The face is divided arbitrarily into three regions: 1) The brow and forehead, 2) the eyelids and mid face (cheeks), and 3) the lower face including the jowls, jaw, chin, and neck. Contrary to popular thinking, a face lift procedure does not lift all three regions. It is primarily concerned with surgically lifting the lower face and neck. As we age, our tapered, triangular face transforms into a more rectangular shape. The jowls, which drape over the lower jaw contribute to this appearance. In addition, the skin under the lower jaw and the neck may also be quite lax leading to an appearance of having no neck.
The procedure involves making an incision from the front of the ear down around to the back of the ear. A plane between the skin and the underlying fat is created on either side of the face. This plane is carried under the neck. Excess fat under the neck is removed. A muscle layer on both sides of the face is tightened with sutures. The loose skin is pulled up and any excess is removed. The skin is closed with a combination of staples and sutures.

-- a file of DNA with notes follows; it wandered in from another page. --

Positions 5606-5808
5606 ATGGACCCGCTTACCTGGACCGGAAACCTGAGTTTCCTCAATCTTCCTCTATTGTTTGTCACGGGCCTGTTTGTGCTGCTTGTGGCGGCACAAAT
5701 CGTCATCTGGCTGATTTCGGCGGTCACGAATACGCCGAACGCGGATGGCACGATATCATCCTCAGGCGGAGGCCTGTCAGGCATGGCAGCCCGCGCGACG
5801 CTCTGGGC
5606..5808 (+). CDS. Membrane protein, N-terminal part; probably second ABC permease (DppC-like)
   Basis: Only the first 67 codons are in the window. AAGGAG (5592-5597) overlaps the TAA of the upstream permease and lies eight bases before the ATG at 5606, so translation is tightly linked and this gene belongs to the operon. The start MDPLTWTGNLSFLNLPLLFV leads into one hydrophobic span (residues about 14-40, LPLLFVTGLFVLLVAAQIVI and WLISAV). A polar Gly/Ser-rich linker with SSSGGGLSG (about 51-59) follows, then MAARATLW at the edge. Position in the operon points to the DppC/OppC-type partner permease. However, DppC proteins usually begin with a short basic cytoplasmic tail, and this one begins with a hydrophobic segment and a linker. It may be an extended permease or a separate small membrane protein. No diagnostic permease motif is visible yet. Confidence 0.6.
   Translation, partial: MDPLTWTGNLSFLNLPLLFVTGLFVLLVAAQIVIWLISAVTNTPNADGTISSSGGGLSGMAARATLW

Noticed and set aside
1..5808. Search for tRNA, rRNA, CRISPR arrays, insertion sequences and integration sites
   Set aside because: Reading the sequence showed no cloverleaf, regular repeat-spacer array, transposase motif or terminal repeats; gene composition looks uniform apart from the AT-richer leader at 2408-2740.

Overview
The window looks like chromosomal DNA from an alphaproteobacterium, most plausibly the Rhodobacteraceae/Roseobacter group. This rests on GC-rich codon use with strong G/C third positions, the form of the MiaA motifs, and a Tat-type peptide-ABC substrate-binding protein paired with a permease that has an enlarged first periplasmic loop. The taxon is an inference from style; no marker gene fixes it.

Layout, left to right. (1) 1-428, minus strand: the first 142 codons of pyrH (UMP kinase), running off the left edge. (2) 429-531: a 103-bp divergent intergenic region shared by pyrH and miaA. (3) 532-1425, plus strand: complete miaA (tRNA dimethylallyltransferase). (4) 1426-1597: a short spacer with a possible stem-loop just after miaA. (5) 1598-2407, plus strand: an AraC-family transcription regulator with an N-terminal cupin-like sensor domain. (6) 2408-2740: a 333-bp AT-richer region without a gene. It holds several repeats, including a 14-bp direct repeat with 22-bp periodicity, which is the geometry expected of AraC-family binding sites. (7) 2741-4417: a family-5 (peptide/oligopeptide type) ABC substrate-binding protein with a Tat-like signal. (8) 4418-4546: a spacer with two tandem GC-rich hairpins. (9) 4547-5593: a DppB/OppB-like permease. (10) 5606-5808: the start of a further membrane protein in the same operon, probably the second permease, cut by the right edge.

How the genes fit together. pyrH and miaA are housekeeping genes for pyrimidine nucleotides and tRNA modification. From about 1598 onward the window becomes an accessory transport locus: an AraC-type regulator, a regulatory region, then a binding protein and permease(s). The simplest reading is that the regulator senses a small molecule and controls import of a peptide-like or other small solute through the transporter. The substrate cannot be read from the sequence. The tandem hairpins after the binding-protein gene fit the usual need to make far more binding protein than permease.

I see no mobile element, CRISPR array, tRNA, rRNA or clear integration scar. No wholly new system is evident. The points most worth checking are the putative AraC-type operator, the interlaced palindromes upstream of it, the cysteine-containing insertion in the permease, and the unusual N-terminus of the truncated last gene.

Surgery of the other two regions, the upper face and the eyelids/mid face, may be done with the lower face lift or they may be performed on a separate day.
Swelling, bruising, and mild discomfort are experienced postoperatively. Sutures and staples are removed at one week.
Full healing generally occurs by 6 months, though a "normal" facial appearance is often noted within 3 months.
Surgery of loose neck skin is performed using the same incisions and procedure as in a standard face lift. The difference between the two is that the direction of skin tightening in a neck lift is more horizontal than vertical (direction of a face lift). Liposuction may be performed. Postoperative care is the same as for the face lift.
Occasionally, CO2 laser may be used to tighten the surface wrinkles of the neck, however, it is no substitute for an incisional neck lift.